Much is being discussed about the constitutionality of healthcare reform. What isn’t being discussed is how this reform eliminates religious freedom in America.
Objections remain today to the U.S. Department of Health and Human Resources’ (HHS) Interim final rule, which amends a provision of the Patient Protection and Affordable Care Act (ACA). The rule requires employers to provide health insurance that covers certain preventative services for women, including contraception, sterilization, and abortifacients, in accordance with the Health Resources and Services Administration (HRSA) guidelines. It also allows HRSA the discretion to exempt religious organizations from these guidelines.
However, the exemption is moot because the law’s definition of “religious” is flawed. It defines a religious employer as having as its purpose to 1) cultivate religious values, 2) primarily employ people who share the organization’s religious tenets and 3) primarily serve people who share its religious tenets.
The problem with this is obvious: churches may be exempt from the requirements, but religious universities, hospitals, and organizations are not. This poses a serious crisis of conscious for religious employers. If they follow the law and provide “preventative services” for free to their students, employees, or clients, they go against the very beliefs they and their organizations espouse.
If religious employers refuse to provide these services, they will be required to pay a hefty fine to the government, which could ultimately put their organizations out of business, thereby eliminating the services they offer.
Religious employers could invoke the “conscience clause,” which permits medical and healthcare providers to not offer certain medical services due to a particular religious belief, and exempt themselves from the rule, but this would require them to turn away patients, students, or clients of other faiths, and force them to go against their beliefs.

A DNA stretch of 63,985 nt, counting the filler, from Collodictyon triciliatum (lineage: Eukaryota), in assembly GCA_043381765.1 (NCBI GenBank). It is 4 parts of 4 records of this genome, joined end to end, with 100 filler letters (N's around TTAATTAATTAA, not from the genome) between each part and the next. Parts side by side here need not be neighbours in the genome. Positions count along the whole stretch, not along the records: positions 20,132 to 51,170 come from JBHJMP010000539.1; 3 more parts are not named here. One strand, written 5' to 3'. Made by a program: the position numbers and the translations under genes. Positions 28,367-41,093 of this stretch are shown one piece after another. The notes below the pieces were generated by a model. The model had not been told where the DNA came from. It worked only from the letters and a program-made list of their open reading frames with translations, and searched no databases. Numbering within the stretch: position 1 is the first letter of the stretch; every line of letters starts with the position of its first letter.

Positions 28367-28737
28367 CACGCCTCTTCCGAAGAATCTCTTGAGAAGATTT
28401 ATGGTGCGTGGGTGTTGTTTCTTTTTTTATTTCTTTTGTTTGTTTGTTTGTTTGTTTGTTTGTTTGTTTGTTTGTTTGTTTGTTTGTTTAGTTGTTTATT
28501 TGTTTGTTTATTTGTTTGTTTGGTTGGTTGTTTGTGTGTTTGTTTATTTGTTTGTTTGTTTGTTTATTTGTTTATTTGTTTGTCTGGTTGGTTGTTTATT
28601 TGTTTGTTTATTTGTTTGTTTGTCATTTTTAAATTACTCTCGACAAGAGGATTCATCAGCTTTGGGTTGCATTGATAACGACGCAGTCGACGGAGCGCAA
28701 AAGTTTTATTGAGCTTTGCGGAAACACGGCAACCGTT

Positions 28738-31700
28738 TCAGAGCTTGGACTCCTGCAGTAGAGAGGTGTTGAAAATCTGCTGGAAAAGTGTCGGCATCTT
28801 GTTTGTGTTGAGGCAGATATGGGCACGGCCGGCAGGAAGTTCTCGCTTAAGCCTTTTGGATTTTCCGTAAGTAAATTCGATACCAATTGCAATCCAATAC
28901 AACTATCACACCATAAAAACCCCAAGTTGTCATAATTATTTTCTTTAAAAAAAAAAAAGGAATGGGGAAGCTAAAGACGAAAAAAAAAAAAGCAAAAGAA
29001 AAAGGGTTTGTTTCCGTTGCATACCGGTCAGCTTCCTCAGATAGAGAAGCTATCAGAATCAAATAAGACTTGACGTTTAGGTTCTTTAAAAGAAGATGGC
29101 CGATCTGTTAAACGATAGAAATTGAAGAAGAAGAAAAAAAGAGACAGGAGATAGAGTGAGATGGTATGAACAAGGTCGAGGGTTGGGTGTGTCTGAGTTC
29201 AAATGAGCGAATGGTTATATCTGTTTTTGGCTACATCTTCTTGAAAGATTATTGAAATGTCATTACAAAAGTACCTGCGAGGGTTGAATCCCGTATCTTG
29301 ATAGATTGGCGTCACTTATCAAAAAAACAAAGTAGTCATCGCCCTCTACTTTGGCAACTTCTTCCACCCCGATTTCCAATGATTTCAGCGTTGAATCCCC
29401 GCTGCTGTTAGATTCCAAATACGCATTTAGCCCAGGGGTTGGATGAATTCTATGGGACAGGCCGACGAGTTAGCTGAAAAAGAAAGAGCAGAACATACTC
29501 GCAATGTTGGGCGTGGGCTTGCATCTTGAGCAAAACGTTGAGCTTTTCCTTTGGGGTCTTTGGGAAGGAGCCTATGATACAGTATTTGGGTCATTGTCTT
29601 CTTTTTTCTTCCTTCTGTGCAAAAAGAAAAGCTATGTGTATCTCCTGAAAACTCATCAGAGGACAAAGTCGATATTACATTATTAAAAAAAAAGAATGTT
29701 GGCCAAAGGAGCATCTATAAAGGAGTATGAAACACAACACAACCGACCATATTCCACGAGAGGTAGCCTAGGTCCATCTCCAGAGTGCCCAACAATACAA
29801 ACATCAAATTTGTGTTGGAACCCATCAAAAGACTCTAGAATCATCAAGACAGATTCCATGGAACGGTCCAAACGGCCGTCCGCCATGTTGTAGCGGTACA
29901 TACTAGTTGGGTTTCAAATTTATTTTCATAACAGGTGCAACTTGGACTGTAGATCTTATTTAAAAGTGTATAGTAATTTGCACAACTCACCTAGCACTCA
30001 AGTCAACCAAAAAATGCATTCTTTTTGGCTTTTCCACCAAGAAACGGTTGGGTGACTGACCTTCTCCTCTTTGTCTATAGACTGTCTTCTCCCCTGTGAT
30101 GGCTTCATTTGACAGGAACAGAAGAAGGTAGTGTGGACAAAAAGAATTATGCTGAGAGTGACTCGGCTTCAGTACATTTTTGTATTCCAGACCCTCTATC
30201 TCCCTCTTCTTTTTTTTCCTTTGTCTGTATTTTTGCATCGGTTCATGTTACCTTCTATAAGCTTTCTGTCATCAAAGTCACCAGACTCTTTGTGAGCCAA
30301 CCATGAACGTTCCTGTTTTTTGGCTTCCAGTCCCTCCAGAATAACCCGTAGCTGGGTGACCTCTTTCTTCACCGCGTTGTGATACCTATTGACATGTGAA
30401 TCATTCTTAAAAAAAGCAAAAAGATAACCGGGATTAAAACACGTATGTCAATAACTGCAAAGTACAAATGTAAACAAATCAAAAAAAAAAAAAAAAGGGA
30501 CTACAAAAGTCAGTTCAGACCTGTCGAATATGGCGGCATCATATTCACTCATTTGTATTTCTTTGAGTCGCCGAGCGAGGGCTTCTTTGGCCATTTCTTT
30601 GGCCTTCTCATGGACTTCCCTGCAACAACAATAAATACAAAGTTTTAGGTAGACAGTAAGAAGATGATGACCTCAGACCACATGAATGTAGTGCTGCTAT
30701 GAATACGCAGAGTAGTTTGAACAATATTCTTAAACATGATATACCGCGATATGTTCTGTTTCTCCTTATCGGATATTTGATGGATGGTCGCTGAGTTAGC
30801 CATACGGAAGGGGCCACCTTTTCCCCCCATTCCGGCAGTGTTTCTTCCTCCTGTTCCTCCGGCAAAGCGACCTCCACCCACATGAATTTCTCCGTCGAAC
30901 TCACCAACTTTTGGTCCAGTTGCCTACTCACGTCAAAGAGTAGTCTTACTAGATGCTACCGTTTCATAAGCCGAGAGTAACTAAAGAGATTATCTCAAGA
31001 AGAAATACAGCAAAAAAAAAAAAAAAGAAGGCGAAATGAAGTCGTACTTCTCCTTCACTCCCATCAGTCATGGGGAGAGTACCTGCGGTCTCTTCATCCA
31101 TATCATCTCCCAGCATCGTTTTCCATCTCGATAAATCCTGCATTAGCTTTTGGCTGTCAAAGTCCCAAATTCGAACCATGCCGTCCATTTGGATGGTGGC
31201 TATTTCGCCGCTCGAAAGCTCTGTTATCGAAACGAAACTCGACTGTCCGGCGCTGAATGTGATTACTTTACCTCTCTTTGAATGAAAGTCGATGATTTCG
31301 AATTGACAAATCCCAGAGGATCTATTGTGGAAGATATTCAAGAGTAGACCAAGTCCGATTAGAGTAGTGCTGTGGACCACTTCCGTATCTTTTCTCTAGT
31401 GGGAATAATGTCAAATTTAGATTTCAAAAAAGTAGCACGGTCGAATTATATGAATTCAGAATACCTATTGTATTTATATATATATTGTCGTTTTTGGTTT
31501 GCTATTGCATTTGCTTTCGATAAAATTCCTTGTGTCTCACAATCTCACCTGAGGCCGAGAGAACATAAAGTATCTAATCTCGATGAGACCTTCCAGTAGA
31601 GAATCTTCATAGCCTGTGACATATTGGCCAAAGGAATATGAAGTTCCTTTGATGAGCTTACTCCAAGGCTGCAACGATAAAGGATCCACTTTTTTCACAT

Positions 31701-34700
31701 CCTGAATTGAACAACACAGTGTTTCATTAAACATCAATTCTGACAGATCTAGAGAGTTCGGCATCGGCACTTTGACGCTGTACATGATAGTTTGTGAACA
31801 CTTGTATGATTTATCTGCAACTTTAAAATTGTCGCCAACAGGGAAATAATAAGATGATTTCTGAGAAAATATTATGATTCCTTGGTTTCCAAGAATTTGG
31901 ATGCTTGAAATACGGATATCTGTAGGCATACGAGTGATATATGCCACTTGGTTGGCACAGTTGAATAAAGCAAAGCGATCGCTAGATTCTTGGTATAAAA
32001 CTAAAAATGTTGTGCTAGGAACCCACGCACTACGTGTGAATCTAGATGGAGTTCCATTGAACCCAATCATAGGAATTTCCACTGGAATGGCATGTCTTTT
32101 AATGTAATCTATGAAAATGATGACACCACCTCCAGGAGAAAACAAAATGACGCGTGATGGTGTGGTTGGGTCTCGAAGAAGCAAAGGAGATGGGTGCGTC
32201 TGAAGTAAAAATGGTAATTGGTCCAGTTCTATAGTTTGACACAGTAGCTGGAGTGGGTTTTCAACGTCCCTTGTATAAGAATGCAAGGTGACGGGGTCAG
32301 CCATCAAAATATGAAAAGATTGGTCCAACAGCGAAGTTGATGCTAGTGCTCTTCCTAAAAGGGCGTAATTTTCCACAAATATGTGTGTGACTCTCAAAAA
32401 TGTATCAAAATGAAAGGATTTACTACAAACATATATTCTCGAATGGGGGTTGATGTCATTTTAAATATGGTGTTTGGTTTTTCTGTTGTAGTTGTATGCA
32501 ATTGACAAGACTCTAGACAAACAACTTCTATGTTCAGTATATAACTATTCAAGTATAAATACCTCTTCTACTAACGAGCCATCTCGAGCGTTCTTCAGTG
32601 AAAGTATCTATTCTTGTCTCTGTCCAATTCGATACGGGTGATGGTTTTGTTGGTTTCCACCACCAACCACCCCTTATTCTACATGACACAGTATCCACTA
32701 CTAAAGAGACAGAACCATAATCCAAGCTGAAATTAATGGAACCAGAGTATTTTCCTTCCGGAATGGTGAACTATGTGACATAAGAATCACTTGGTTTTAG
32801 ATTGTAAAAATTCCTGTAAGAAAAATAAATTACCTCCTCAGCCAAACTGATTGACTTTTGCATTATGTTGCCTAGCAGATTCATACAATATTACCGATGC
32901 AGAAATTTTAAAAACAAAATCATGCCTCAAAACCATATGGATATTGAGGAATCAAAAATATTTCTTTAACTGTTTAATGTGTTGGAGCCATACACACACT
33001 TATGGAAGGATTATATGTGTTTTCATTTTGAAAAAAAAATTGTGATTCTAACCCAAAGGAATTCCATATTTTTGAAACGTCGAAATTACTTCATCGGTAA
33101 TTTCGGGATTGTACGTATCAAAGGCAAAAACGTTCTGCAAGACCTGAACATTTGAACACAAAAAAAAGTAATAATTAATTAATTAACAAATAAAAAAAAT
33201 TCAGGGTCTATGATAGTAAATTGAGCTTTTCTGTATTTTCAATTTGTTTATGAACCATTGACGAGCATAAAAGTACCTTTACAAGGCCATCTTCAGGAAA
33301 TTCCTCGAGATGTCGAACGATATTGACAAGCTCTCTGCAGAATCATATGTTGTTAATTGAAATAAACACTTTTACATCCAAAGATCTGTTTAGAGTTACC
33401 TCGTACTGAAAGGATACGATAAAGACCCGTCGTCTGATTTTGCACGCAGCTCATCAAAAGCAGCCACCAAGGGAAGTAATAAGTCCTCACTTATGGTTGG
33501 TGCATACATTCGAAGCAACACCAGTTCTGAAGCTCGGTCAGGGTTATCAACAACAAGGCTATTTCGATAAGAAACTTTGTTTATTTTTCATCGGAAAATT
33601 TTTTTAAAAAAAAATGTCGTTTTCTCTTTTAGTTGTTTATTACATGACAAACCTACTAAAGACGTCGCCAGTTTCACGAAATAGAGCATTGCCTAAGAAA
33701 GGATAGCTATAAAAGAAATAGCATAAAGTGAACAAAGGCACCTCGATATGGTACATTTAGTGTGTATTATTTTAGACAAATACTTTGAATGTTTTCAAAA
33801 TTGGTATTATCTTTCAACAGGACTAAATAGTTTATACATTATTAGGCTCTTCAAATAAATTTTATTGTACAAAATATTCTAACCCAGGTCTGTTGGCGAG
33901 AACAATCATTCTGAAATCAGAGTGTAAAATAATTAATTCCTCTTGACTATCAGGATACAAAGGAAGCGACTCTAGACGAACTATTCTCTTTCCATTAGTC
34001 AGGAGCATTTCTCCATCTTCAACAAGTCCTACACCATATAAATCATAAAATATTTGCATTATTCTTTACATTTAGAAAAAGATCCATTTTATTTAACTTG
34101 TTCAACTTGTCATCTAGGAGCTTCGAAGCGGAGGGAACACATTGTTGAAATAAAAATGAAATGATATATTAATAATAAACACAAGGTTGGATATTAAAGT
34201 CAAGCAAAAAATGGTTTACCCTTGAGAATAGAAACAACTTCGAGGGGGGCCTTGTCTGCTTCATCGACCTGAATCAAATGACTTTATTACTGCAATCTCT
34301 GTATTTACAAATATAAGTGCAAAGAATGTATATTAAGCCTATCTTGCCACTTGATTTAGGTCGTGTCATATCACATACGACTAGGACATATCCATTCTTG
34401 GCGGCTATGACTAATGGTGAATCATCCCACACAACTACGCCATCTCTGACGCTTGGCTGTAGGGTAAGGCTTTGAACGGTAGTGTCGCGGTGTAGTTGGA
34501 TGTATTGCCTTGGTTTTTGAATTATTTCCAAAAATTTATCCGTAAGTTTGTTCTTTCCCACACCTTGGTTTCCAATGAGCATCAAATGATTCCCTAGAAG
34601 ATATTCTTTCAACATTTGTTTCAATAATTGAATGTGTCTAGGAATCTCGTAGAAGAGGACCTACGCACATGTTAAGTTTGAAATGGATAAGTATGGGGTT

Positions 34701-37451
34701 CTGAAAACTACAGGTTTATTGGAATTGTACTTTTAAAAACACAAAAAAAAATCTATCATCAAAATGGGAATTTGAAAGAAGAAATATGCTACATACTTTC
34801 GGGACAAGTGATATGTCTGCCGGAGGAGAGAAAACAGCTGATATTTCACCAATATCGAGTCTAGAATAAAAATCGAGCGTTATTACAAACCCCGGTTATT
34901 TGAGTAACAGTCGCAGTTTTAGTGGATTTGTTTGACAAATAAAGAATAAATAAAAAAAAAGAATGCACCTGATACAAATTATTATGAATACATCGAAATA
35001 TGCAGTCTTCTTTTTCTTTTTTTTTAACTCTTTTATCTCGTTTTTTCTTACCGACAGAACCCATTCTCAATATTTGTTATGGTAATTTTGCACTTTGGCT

All three options violate the viability of a religious organization’s purpose. They cannot consciously follow both the law and their faith, and if they disobey the law they face potentially life-altering consequences for themselves and others.
In response, two schools have sued — Belmont Abbey College, a Catholic School in North Carolina, and Colorado Christian University — and the U.S. Conference of Bishops has announced that they will fight the law.
The Obama Administration could have used a broader definition of a religious organization, yet it purposefully chose to narrowly define what a religious organization is. It also chose to announce this Rule in an election year instead of when the ACA became law two years ago.
Why did the Obama Administration decide to implement this Rule in 2012?
Could it be because his approval ratings are down and his ratings among women have plummeted?
The HHS Rule is not about providing free services to women. It’s not about healthcare or birth control or women’s rights. It’s about religious freedom.
The Administration’s attempt to redefine what a religious organization is impedes the free exercise of religion, which violates the First Amendment.
Can you imagine President Obama telling Mother Theresa that she couldn’t minister to the dying on the streets of Calcutta because these near-corpses were not “Catholic?” That is what he is doing today through this Rule. Any religious organization that offers food to the homeless, for example, will now have to turn people away if they don’t believe in the same religion as that organization.
It was troubling to hear the President talk about the role of faith at a National Prayer Breakfast, while at the same time he intentionally denies people of faith the ability to practice their faith. President Obama professes to be a Christian, although he does not belong to a church or attend church services regularly. Perhaps he should. He might learn that a Christian cannot biblically prohibit another from worshipping God in the manner in which they are called.
Mother Theresa ministered to the dying out of her love for and worship of God. That is the motivation of religious organizations today—to help those in need because of their faith. Acts of service are a form of worship. The U.S. government, for the first time in its history, which was founded on religious freedom, is now preventing people of faith from exercising their religion freely.